Tuning: A Physics Lesson
It’s fascinating to study the mathematics of intonation. All musicians will benefit from a basic knowledge of how the musical scale is created. As a flute teacher, I think my students should have a working understanding of the harmonic series.
When playing with other instruments, flutists will strive to create perfect intervals without “beats.” But when playing with the piano, the flutist must match the imperfect tuning of equal temperment.
I love this video titled “Why It’s Impossible To Tune a Piano.” Watch it a couple of times — the delivery is fast but there’s a lot of good information:
My dear husband is a piano technician. He studied at the North Bennett Street School in Boston for a year before taking the test to become a Registered Piano Technician. Yes, it is possible to tune a piano with an electric device. But there’s a difference in a piano that has been tuned by ear. Only human beings can make subtle changes to the intervals to make them sound just right. In fact, I can always tell when Bryan Hartzler has tuned a piano. It sounds different than a piano serviced by another tuner. There’s something special about the human ear that can’t be duplicated by a computer.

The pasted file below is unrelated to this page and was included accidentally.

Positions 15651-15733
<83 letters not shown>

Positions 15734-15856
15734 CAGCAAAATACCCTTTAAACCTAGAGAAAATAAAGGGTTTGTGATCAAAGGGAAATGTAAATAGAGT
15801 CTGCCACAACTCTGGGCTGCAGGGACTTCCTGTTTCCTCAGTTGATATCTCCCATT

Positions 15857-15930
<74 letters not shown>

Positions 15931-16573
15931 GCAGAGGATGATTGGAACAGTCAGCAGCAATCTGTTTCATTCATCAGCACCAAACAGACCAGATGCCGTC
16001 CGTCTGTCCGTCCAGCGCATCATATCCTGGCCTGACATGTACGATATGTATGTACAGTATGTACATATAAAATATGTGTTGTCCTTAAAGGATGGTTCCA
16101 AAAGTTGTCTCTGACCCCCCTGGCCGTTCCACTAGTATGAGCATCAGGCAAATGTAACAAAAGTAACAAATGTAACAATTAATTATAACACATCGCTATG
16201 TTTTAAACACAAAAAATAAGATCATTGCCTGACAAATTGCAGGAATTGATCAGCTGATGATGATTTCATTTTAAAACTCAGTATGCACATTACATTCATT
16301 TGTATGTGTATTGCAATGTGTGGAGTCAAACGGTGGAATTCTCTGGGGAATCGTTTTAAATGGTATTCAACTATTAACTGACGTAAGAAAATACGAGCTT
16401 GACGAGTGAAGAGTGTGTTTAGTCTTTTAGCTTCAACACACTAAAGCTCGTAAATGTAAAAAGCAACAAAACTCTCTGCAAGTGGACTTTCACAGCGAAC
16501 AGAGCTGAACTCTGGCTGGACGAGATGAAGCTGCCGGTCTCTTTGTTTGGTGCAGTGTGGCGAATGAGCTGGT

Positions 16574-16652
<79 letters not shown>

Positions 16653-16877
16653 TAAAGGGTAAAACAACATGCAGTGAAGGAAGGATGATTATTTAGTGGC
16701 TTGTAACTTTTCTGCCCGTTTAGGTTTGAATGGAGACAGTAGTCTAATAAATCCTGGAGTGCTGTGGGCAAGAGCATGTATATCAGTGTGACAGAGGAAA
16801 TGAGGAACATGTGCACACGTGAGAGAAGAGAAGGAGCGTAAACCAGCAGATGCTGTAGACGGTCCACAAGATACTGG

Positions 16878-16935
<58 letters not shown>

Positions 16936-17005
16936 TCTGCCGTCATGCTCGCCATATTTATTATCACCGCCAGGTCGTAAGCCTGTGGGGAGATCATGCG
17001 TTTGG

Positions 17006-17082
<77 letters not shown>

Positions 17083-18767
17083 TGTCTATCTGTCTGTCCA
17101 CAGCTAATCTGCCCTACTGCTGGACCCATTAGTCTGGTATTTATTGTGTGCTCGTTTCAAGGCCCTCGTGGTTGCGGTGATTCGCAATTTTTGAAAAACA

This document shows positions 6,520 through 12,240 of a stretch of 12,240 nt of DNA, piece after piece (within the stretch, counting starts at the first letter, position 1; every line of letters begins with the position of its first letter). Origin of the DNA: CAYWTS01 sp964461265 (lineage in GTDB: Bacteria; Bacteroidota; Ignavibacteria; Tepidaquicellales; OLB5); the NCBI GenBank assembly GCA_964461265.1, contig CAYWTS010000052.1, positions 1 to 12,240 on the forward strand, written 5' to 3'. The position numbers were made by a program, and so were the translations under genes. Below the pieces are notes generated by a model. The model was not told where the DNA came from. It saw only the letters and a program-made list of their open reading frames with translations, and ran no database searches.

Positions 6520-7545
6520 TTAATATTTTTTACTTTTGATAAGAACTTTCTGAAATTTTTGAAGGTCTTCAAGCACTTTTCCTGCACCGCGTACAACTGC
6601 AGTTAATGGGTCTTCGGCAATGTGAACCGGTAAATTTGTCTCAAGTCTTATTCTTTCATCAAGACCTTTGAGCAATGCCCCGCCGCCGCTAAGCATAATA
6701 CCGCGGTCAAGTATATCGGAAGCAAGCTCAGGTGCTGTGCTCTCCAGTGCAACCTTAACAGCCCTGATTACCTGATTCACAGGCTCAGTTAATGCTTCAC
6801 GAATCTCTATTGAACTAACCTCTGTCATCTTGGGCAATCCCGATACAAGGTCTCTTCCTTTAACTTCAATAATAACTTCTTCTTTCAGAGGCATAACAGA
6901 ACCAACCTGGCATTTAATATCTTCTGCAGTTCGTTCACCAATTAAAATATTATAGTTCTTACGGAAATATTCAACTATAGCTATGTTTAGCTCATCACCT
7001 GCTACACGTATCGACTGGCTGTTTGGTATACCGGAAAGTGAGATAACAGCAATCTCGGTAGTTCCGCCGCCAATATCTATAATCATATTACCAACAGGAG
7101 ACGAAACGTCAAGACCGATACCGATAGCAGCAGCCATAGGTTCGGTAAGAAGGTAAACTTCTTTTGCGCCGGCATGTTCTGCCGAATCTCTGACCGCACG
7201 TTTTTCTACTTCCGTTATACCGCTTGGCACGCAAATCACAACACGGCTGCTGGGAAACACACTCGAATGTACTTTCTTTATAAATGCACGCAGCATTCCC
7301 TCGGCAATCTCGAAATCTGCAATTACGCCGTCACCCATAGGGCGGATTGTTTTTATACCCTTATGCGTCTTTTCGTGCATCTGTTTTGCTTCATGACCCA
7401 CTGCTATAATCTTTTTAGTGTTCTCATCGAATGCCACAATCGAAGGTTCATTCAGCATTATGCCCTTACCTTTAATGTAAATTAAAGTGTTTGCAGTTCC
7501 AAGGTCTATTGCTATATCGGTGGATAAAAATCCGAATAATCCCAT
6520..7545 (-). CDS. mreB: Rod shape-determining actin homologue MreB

Anyway, I hope you enjoy watching the video. Music and mathematics. Beauty and physics. And even though the scientists can calculate precisely, music will always require the human touch.